Sunday, November 21, 2010

Two wonderful Japanese maples

In the Schoenike Arboretum, there are many great trees, but these Japanese maples are standouts.  They're huge (by garden standards), since they're older than most, and almost always have spectacular fall color.

Saturday, November 20, 2010

Fall color

It's been a stand-out couple of years for fall color.

Gingkos near the Butterfly Garden
The droughty conditions in late summer and fall seem to correspond with intense reds, especially if we have just a bit of rain, and a cold spell, followed by clear sunny days.

The dogwoods and maples are at their peak, along with the clear yellows of hickories and gingkos.

The bald cypresses are a wonderful rusty color, starting to drop leaves in an apron of golden brown.

Monday, November 15, 2010

Psanky eggs: a Ukranian tradition

Although I wasn't familiar with it, Psanky egg decorating sounded interesting, so it's our holiday craft offering this December.

Sue Watts, our part-time Garden educator, is teaching the class.  She'll lead a program about how to decorate eggs using lines of wax and and rich-colored dyes on Friday, Dec. 3.  A longer description is on our website.

These were some of her creations. Wow.

Wednesday, November 10, 2010

Spotting a gray tree frog

An unexpected visitor appeared in our garden office building this afternoon, a gray tree frog (Hyla versicolor).  I'd seen anoles inside before, but not a tree frog. 

But Patrick, my new office colleague and Director of the Garden, spotted it in the stairwell, and we took a look.  Gray tree frogs vary in color, depending on their surroundings, temperature, and humidity;  this one was a solid dried-leaf gray.

I was surprised to see a frog still out and about, maybe seeking warmth?  But, doing a bit of research, I learned that gray tree frogs survive the winter by hibernating 'on land' - under leaf litter, rocks, and logs; their bodies 'freeze' but are protected from damage by high glycerol levels in their tissues.


Saturday, November 6, 2010

CU student vegetable garden (Ecoplex vegetable garden)

Ecoplex vegetable garden (late October)
The students at the Clemson University Ecoplex (a duplex retrofitted with energy-conserving features) were up for trying a vegetable garden this fall.

They weren't experienced, but game, and following soil prep (and support and encouragement by an committed CU Housing staff member (Gary Gaulin), I helped them plant out transplants of lettuces, mustards, and red cabbage as well as sowing seeds of mesclun mix and other greens in late September.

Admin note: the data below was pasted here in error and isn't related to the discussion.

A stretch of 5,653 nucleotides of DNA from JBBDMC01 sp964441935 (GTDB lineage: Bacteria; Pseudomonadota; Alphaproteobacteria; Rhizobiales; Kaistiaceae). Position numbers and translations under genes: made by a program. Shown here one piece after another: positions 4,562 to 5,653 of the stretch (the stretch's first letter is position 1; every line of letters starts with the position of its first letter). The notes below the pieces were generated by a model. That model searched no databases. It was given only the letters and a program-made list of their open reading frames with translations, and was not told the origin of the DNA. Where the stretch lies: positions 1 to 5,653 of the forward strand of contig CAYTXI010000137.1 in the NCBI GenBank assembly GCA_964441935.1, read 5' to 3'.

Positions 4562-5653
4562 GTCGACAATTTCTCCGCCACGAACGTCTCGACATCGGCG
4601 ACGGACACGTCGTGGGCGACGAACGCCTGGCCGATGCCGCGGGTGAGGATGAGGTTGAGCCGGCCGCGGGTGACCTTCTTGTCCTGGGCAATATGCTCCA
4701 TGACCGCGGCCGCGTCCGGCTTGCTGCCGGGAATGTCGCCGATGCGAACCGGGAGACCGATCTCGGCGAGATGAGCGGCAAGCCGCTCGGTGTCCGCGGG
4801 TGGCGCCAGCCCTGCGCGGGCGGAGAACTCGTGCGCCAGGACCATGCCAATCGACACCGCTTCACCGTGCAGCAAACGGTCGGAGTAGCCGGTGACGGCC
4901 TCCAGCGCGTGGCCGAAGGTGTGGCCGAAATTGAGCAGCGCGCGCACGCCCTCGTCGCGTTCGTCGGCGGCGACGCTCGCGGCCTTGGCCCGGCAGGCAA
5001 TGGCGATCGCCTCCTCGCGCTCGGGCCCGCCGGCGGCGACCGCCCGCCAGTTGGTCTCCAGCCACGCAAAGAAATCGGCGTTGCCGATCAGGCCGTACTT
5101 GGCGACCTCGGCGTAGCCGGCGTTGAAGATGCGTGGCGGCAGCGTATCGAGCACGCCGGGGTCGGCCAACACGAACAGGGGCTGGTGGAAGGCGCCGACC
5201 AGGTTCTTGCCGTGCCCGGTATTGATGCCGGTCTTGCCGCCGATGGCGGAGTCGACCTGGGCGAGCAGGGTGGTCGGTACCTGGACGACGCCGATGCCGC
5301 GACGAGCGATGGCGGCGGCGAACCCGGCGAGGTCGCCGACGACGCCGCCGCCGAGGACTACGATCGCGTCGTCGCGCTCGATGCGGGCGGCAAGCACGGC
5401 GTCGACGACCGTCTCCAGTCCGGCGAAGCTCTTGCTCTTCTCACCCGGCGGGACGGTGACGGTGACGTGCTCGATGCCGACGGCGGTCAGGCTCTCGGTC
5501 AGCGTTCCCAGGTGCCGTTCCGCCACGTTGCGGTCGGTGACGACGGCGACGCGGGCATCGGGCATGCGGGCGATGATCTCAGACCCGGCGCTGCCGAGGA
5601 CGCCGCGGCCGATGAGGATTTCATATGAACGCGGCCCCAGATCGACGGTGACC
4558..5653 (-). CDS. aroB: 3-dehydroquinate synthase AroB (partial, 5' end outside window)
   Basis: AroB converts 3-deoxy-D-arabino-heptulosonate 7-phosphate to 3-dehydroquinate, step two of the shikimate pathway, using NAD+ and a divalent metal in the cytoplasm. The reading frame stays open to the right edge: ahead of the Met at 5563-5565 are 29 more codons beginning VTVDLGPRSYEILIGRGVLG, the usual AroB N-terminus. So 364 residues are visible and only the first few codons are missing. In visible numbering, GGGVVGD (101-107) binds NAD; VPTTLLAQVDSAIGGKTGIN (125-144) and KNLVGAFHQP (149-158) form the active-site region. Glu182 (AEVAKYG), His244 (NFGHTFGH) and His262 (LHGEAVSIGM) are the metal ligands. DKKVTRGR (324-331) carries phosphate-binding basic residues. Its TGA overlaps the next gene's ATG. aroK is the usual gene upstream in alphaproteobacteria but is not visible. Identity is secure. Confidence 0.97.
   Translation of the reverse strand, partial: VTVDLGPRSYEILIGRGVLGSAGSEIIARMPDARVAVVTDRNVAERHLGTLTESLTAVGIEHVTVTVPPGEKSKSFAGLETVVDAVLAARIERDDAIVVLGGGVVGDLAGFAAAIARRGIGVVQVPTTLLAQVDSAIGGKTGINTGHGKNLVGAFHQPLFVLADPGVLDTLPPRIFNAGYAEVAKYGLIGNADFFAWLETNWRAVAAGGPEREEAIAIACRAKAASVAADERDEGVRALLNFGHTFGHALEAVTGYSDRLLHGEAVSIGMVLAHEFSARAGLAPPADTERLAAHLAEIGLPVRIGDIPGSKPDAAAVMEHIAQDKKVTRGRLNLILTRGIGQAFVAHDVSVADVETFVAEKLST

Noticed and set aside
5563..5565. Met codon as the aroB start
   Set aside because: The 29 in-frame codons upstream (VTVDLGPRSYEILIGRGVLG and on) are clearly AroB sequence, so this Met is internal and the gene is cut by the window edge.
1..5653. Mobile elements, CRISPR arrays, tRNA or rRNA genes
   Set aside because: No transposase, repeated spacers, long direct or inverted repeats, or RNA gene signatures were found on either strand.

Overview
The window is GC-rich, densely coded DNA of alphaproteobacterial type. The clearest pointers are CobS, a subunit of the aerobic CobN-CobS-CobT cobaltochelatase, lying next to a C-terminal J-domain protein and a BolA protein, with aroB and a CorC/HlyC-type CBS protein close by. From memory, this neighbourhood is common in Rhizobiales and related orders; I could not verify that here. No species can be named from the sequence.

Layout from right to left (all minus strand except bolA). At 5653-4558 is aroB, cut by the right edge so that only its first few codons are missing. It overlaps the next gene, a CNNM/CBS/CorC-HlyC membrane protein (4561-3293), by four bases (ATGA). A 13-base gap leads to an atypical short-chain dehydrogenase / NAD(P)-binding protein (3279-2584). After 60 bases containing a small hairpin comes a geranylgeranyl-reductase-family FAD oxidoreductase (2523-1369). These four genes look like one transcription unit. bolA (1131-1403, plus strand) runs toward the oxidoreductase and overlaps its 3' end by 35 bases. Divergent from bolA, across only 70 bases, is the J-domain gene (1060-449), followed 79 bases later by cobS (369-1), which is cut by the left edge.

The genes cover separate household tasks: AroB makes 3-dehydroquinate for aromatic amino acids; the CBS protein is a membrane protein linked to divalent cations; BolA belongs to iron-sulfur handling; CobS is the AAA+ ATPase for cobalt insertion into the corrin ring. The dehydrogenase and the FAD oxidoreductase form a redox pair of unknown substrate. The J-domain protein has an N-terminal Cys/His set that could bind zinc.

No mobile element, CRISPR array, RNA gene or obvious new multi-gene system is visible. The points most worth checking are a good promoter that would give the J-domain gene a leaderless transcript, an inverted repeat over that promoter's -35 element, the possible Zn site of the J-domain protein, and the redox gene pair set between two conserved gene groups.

I was delighted to receive this photo late last week (in addition to reports along the way).

The fall vegetables have been flourishing, and the students report that they've been sharing lettuce and greens with neighbors and others.

Wednesday, November 3, 2010

Woodland explorations

This morning's school groups were lucky to experience the Garden in an overcast, rain-threatening condition. Often, teachers are reluctant to let their students 'get wet' - but these teachers were hardier.  Their kids didn't get damp at all, as it turned out, but the promise of rain focused our awareness on the forest and woodlands, and what we could observe, hear, and smell.

Seeing cavities used by squirrels, discovering the large leaves of big-leaf magnolia, and listening to Tufted Timice calling back and forth, punctuated by Carolina Chickadees, and the ever-present American Crows made for an interesting morning.

We looked at lichens, talked about mosses, and where butterflies (and other insects) 'go' in the winter. 

It made an excellent morning, and more immediate than my rain backup plan (also interesting) which involved using excellent Thayer Birding software to learn bird calls while watching video clips and seeing photos of different common garden birds... 

This software is worth pointing out, as they're using Cornell Ornithology Lab's data and partial interface to provide an excellent resource at a reasonable price.  For iPad, iPod Touch, and iPhone (and probably other smart phones), iBirdExplorer is an excellent portable field guide that's user-friendly and highly informative.